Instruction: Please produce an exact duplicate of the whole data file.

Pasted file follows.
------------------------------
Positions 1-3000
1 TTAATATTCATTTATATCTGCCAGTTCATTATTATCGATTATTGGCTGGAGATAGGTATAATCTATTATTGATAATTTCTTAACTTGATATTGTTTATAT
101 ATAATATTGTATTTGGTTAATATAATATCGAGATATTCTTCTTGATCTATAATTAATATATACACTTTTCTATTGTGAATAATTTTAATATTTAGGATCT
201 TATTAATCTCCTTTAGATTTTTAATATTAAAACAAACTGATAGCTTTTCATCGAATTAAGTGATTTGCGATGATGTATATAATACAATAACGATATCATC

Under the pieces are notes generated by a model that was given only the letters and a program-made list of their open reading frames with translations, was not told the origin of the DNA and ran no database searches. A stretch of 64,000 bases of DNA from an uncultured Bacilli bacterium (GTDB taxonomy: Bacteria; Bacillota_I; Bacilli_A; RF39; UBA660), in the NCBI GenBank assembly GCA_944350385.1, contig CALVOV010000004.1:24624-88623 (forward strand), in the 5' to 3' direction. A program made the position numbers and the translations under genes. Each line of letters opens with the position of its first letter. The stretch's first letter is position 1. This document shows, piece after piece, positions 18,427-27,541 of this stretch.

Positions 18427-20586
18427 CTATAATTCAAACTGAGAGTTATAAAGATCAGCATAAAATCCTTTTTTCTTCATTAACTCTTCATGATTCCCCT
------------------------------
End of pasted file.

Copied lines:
Positions 1-3000
1 TTAATATTCATTTATATCTGCCAGTTCATTATTATCGATTATTGGCTGGAGATAGGTATAATCTATTATTGATAATTTCTTAACTTGATATTGTTTATAT
101 ATAATATTGTATTTGGTTAATATAATATCGAGATATTCTTCTTGATCTATAATTAATATATACACTTTTCTATTGTGAATAATTTTAATATTTAGGATCT
201 TATTAATCTCCTTTAGATTTTTAATATTAAAACAAACTGATAGCTTTTCATCGAATTAAGTGATTTGCGATGATGTATATAATACAATAACGATATCATC

Under the pieces are notes generated by a model that was given only the letters and a program-made list of their open reading frames with translations, was not told the origin of the DNA and ran no database searches. A stretch of 64,000 bases of DNA from an uncultured Bacilli bacterium (GTDB taxonomy: Bacteria; Bacillota_I; Bacilli_A; RF39; UBA660), in the NCBI GenBank assembly GCA_944350385.1, contig CALVOV010000004.1:24624-88623 (forward strand), in the 5' to 3' direction. A program made the position numbers and the translations under genes. Each line of letters opens with the position of its first letter. The stretch's first letter is position 1. This document shows, piece after piece, positions 18,427-27,541 of this stretch.

Positions 18427-20586
18427 CTATAATTCAAACTGAGAGTTATAAAGATCAGCATAAAATCCTTTTTTCTTCATTAACTCTTCATGATTCCCCT